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BOLIVIA—And then there were five.
County commissioners on Monday appointed their newest member to the board—Marty Cooke.
Cooke was selected by the Brunswick County Republican Party Executive Committee last month to serve as county commissioner until the first meeting in December; and to appear on the ballot on Election Day this November.
The seat was vacated April 4 with the death of longtime county commissioner and past chairman David Sandifer.
On Saturday, the Brunswick County Democratic Party Executive Committee is slated to vote for a Democratic candidate to oppose Cooke in November’s election.
With the board operating again with five members, board members appointed a new chairman and vice-chairman. Commissioner Bill Sue was appointed as chairman, and commissioner Phil Norris was appointed as vice-chairman of the board.
Wilmington bypass and Cape Fear Skyway
N.C. Turnpike Authority representatives presented commissioners with an overview of the proposed Wilmington bypass and the Cape Fear Skyway projects.
David Redwine, turnpike authority member, told commissioners the authority was “established as another option in trying to work our way out of the transportation and infrastructure problems in the state.”
Redwine said the board’s role within the two proposed transportation projects is to discuss it with commissioners and any other local entities, including rural and metropolitan planning organizations and municipal elected officials.
“It’s not something we’re trying to force or impose on somebody,” he said of the two proposed projects.
The three-part project—the skyway over the Cape Fear River, Section A of the bypass and Section B of the bypass—is a “very, very expensive process.”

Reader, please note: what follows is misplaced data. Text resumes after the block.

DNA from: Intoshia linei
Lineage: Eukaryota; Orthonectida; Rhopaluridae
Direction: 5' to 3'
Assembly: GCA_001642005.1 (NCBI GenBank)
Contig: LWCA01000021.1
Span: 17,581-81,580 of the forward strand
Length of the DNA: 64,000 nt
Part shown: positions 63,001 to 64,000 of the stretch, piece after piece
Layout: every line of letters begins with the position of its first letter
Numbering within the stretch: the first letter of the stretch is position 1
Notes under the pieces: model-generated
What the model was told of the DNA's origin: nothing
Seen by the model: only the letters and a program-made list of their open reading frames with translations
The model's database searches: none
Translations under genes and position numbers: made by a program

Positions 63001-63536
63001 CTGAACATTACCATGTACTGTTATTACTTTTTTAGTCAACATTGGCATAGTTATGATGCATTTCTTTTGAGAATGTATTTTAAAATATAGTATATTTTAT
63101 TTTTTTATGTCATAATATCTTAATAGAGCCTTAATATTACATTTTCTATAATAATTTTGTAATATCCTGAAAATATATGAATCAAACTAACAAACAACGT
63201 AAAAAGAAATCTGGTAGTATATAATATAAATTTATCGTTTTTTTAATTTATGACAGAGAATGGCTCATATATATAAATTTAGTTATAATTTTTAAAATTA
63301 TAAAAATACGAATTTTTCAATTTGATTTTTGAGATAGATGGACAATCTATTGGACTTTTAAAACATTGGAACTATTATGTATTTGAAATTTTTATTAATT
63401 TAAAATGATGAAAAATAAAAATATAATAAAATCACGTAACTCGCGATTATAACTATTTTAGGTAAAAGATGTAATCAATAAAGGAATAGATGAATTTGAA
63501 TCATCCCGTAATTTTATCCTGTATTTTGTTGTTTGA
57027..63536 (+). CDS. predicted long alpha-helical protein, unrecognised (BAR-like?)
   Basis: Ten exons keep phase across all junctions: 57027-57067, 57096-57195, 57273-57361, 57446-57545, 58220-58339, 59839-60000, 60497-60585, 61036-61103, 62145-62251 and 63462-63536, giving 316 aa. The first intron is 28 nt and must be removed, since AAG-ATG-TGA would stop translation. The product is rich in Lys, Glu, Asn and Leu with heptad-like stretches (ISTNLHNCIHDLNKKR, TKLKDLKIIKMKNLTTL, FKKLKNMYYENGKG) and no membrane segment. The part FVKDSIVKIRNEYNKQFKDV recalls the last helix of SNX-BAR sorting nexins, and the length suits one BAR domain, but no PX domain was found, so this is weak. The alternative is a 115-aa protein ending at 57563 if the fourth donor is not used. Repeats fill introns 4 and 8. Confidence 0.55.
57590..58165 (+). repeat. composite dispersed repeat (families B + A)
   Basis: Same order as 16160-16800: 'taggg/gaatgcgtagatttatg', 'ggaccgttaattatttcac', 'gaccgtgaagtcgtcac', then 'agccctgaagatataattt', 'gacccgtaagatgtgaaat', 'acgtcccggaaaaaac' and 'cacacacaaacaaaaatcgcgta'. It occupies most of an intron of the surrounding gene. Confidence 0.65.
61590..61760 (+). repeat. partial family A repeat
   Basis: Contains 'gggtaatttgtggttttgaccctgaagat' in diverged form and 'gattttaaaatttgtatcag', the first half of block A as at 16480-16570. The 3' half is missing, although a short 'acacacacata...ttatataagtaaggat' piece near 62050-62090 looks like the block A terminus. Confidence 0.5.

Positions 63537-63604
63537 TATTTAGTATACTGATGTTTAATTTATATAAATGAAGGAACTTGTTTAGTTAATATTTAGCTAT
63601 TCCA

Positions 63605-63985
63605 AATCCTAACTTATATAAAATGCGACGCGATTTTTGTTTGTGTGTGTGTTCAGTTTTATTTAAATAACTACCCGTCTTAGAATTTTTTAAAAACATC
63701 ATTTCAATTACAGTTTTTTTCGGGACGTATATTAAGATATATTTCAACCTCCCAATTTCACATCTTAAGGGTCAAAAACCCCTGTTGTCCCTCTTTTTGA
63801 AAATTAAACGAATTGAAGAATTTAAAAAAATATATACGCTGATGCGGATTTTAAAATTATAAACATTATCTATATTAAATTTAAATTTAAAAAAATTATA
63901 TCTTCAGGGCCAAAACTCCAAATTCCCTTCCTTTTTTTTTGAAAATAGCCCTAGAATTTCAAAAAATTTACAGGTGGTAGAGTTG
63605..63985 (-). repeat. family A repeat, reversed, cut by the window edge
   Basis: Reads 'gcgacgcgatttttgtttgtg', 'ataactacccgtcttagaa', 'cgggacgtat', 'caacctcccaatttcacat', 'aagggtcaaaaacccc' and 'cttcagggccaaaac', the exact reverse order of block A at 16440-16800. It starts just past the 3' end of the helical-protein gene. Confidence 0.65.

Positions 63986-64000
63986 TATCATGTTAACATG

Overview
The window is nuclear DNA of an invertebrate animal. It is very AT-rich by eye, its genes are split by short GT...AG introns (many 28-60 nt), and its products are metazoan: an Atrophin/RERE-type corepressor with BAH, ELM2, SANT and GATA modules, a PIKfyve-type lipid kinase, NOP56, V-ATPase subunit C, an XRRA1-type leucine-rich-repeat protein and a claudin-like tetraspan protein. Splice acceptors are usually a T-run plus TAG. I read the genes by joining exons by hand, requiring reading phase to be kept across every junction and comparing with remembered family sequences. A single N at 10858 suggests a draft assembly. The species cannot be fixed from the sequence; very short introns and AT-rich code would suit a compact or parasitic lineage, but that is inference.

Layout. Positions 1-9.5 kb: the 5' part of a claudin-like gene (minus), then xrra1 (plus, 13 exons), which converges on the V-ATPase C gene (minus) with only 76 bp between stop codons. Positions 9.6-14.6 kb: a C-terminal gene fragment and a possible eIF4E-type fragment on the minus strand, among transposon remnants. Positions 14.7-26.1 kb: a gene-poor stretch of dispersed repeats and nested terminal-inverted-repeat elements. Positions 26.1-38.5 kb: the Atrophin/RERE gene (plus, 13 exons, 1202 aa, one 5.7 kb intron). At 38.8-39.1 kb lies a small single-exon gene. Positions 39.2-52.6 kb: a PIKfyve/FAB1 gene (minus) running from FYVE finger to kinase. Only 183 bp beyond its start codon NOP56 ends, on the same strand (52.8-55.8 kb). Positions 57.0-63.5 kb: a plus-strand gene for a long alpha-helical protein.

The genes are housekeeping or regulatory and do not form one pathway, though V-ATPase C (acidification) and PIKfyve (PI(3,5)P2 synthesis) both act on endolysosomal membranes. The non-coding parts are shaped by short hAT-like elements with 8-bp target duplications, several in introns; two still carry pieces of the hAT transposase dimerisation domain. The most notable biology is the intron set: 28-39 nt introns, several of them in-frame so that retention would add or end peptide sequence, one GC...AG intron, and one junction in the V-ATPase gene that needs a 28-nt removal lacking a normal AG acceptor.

Authority members are mulling the idea of making the three-part project a toll road.
Chief engineer Steve Dewitt told commissioners without the Wilmington bypass project in place, the “Cape Fear Skyway simply cannot exist.”
Of the three-part project, only one section, Section B, has Department of Transportation funding allocated. Construction for the $234.4 million Section B of the Wilmington bypass is scheduled for 2012-2015.
Rights of way acquisitions for both Sections A and B should begin around October, Dewitt said.
“There is nothing on the horizon for section A to be completed,” he said.
“I do not want to say we are not here to advocate this as a toll project, we were asked to look at it to see what the applicability might be,” Dewitt said.
The toll cost, he said, would likely be between 12-15 cents per mile.
About 50 percent of the cost to build the project could be financed with toll roads.
Toll revenues offset the cost of not just the construction of the transportation projects, he said, but also the maintenance and operations costs for the next 40 years.
“Toll roads are not the only answer in North Carolina; it’s just one piece of the puzzle,” Dewitt said.
Caroline Curran is a staff writer at the Beacon. Reach her at 754-6890 or at firstname.lastname@example.org